Moreover, given that the police continue to write tickets for those found sleeping outdoors, how much more hostile does he want things to get? Even the mention of increasing the hostility toward those on the streets in a climate in which hate crimes against the homeless are soaring seems terribly irresponsible and lacking in civility.
We are told not to feed them nor make them feel welcome. I guess Alcorn would like hungry families half-starved on our streets.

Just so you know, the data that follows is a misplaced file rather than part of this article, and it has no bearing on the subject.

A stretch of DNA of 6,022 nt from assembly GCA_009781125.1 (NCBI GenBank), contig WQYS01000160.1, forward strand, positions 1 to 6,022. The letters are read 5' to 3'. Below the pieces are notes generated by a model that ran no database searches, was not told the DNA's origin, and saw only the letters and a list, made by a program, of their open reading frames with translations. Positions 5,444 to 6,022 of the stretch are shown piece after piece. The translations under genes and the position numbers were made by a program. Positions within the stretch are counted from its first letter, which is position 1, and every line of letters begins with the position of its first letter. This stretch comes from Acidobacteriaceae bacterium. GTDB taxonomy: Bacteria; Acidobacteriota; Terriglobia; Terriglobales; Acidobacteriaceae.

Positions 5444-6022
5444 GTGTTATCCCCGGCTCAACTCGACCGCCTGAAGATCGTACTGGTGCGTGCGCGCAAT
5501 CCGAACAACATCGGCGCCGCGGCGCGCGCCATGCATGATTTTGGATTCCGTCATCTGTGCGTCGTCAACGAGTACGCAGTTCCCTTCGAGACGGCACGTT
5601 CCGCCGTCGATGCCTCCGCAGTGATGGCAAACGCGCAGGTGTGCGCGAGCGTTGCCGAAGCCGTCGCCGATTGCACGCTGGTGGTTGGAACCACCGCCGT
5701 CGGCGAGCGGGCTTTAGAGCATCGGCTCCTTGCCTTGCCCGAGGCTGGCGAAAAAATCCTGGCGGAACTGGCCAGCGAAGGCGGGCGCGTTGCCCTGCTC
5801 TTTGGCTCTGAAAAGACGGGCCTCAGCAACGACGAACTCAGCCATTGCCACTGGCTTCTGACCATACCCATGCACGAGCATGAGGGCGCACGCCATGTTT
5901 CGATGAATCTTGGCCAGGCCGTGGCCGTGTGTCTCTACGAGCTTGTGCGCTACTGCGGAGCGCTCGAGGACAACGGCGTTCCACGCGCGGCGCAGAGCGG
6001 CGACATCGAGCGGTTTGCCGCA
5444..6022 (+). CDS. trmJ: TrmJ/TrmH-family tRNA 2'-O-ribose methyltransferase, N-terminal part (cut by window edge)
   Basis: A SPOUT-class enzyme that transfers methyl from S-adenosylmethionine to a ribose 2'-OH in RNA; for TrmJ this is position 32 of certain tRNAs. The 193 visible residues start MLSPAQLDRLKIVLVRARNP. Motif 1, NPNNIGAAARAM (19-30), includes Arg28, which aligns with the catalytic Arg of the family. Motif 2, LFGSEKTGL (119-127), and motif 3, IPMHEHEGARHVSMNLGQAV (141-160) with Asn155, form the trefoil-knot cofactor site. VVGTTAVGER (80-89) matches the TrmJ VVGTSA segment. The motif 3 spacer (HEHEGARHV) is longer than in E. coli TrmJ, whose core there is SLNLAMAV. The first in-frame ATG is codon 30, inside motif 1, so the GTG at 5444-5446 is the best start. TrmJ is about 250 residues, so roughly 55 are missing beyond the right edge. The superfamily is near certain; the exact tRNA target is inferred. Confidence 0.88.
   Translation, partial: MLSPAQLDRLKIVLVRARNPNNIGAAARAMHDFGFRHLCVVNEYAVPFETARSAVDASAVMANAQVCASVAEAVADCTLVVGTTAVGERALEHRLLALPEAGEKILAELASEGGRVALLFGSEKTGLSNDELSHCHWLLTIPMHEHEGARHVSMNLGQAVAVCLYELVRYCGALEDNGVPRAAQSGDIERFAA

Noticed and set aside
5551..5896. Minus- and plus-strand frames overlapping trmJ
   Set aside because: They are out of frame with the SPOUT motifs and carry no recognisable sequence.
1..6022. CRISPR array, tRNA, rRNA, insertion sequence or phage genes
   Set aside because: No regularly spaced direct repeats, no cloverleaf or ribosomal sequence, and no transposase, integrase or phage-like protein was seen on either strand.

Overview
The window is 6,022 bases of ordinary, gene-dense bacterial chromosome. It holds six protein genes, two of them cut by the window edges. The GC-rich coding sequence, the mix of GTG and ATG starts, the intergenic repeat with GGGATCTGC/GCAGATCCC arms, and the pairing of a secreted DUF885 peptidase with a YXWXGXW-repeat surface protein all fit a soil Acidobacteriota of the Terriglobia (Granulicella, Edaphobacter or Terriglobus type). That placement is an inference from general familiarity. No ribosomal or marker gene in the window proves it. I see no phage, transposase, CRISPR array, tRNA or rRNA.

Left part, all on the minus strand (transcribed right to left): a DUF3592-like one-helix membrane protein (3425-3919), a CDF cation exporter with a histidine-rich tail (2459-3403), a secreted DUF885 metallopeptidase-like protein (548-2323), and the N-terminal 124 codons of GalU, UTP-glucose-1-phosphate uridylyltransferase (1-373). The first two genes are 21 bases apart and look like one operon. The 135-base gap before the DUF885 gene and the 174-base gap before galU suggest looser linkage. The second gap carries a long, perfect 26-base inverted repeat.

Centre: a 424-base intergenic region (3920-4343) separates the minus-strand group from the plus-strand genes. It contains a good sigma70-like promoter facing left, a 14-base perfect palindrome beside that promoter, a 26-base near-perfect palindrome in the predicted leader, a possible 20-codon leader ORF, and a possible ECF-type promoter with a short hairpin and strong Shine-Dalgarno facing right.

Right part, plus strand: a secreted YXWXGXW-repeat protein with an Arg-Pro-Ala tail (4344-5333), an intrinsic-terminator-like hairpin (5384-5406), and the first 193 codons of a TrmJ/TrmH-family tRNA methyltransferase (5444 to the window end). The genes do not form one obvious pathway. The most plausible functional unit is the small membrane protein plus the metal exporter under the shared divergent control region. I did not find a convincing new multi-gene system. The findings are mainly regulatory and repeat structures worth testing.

Metaphors are powerful symbols, and the image of the other-as-beast is crucial to the operation of modern society. A society structured in dominance needs metaphor of hierarchy and hatred to justify the mistreatment and oppression of those who serve little purpose for corporations.
While these metaphors support practices of domination, resistance to them is crucial so that hatred can be stopped and violence prevented.
— Wayne Mellinger, Ph.D., is a social justice activist living in Santa Barbara and social worker for the homeless. He was appointed by county Supervisor Doreen Farr to the South Coast Homeless Advisory Committee and is a board member of Clergy and Laity United for Economic Justice (CLUE).